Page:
There are incentives to taking your opponents out in certain ways as well. If you bash an enemy out of the ring while knocking them out you will learn their skills and if you take them out with a Zenkai attack you will have the opportunity to recruit them to your team. This means that you sometimes need to prioritise how you defeat an opponent and even how you attack them in general. As combat progresses you gradually fill an Ultimate Meter, which can be used in one of two ways – the aforementioned Zenkai Attack and an Ultimate Fusion. Zenkai attacks allow you to target one opponent and beat the stuffing out of them, while charging your ki to use special attacks at the same time, resulting in a dual benefit. Ultimate Fusions result in all five of your fighters combining together to deal massive damage that has an area of effect and can hit multiple opponents, but this also results in health being equally distributed between your fighters. It’s all surprisingly deep and is one of the most intriguing combat systems I’ve tried in some time.
As you are completing combat and quests, your team will receive experience and level up, causing your fighters to grow stronger and gain the opportunity to learn more skills. Specifically, you don’t gain skills from leveling up, just the opportunity to learn them. What this means is that you have to obtain these skills from combat or using the gacha style system (which uses energy or play-coins, not money) in your ship. It can get tedious at times, trying to find specific skills for your fighters. You also unlock special achievements by performing certain actions in combat and the world, with each resulting in a permanent boost to your team’s strength. This system encourages you to go into battle and complete sub-quests, among other things, so that you can gain more power and have an easier time in battle. The one issue I had with this system was that I found it too easy to eventually become overpowered and cruise through combat, despite being at similar levels to opponents.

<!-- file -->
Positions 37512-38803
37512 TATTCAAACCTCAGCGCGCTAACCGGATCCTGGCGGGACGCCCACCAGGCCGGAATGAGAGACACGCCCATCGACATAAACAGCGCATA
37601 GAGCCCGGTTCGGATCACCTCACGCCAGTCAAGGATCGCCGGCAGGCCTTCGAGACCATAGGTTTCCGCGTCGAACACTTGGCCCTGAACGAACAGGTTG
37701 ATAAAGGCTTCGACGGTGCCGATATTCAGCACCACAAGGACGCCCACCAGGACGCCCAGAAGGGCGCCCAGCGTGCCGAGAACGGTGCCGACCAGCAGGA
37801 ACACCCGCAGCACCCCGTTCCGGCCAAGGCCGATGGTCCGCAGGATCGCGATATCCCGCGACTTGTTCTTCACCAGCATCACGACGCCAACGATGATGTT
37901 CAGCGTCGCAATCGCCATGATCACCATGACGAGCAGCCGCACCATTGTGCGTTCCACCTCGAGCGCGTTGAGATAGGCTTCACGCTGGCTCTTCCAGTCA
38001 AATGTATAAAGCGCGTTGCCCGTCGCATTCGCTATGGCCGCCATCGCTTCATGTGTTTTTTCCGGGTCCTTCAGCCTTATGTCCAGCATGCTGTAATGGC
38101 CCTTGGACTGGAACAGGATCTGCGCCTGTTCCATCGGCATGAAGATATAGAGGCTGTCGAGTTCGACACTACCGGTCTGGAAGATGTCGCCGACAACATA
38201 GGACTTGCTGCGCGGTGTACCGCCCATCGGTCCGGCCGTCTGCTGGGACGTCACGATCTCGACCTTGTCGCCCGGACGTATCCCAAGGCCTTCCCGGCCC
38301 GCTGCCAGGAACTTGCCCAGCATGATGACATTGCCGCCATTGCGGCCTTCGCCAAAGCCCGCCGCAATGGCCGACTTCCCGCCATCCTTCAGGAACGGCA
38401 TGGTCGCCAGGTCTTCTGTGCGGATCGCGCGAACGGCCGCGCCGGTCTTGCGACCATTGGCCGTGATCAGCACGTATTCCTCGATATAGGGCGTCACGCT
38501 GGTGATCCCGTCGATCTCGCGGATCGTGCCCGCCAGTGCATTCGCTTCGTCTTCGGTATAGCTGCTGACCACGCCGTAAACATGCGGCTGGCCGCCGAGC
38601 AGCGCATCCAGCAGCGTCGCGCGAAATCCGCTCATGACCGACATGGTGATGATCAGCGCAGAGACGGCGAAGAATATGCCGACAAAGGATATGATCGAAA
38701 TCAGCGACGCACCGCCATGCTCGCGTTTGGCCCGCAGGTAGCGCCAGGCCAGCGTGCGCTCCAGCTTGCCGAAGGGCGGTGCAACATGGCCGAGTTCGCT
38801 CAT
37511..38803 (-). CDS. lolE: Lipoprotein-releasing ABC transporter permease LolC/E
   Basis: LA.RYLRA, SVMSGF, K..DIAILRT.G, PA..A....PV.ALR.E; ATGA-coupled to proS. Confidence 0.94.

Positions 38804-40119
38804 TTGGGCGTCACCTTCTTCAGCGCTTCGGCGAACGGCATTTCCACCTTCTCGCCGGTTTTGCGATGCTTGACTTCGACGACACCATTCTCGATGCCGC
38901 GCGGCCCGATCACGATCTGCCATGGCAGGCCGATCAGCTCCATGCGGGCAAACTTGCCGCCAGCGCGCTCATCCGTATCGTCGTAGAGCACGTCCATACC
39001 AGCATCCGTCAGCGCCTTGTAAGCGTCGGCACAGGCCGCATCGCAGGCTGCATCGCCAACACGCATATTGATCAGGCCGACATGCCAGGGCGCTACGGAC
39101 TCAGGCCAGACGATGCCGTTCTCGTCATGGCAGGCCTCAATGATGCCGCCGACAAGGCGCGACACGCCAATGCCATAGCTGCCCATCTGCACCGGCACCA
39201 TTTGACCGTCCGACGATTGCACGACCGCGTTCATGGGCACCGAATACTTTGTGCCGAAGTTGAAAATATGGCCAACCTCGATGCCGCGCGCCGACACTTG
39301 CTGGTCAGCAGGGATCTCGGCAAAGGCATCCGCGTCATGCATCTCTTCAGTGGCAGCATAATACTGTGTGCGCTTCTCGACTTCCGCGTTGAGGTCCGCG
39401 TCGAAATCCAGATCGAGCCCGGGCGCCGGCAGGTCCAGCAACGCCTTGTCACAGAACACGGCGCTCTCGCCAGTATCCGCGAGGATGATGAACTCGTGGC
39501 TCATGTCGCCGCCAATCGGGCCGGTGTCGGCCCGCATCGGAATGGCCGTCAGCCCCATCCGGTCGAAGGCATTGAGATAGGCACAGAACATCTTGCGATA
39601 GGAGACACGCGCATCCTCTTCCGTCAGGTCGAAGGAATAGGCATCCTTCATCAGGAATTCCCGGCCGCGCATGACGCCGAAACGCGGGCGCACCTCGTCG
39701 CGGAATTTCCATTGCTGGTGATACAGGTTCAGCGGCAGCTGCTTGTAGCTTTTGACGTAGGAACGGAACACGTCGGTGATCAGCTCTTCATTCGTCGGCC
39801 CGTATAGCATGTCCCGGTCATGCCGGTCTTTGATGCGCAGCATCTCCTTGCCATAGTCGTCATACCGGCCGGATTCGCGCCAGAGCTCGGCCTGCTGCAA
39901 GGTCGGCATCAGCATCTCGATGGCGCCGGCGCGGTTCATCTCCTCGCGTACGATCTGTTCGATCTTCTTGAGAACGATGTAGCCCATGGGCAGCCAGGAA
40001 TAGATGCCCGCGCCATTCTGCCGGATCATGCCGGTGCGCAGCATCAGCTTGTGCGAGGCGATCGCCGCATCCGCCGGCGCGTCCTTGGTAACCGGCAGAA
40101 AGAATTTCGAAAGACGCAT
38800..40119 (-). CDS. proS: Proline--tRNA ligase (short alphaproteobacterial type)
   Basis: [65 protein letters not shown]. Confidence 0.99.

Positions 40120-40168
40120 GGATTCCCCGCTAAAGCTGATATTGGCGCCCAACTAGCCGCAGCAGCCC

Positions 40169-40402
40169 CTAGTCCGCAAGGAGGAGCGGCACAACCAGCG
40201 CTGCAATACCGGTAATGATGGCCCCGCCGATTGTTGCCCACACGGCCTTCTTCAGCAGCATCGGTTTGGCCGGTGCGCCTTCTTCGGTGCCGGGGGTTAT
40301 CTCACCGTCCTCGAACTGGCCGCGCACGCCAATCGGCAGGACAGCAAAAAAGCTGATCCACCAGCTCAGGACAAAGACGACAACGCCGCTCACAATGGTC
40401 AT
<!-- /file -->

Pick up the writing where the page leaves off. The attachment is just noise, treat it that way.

Throughout all of this, the actual world and characters of Dragon Ball Fusions are surprisingly great to look at. While the 3DS isn’t a slouch for a handheld system, a lot of 3D games on the system have looked terrible in the past, with horrible jagged edges and poor textures. This isn’t the case with Dragon Ball Fusions, with characters looking surprisingly clean and detailed. Environments are more detailed than I expected and were a pleasure to look at as I flew through the world.
While the majority of my experience was positive, I came across a few things that were a mixture of annoying to downright worrying. Text has been localised to English in the game, but the boxes that text appears in don’t seem to have been altered as part of localisation. What results is text being either stretched out or squeezed into spaces that it shouldn’t be in. It means that some text is massive and at other times the text is tiny and barely legible. It’s weird that there isn’t a single uniform text size used throughout the game. The more worrying issue I came across was a number of hard crashes and infinite loading screens that I came across during my time with the game. On two separate occasions, I had the game hard crash back to my 3DS home menu, which I haven’t encountered with any other game. Both times resulted in me losing the progress I had made in grinding experience and energy. It’s always worrying when a game has issues with crashes, but it’s especially worrying considering that Dragon Ball Fusions has been out in Japan since August 2016.
Overall, Dragon Ball Fusions goes a long way to capturing the magic of past Dragon Ball RPGs, but doesn’t quite meet the standard set by them. The combat system is interesting and strategic, but the system for unlocking skills can be frustrating. The EX Fusion system is fun, but isn’t as wide reaching as advertised and is unlocked too late into the game. The story is light hearted and fun, but is missing the sense of drama that made Dragon Ball great and the hard crashes are unforgivable in a game that has been out in another language for 8 months. If you’re a fan of Dragon Ball, like I am, or need a new RPG to play on your 3DS then Dragon Ball Fusions is certainly worth a look, it’s just not quite the exceptional experience it could have been.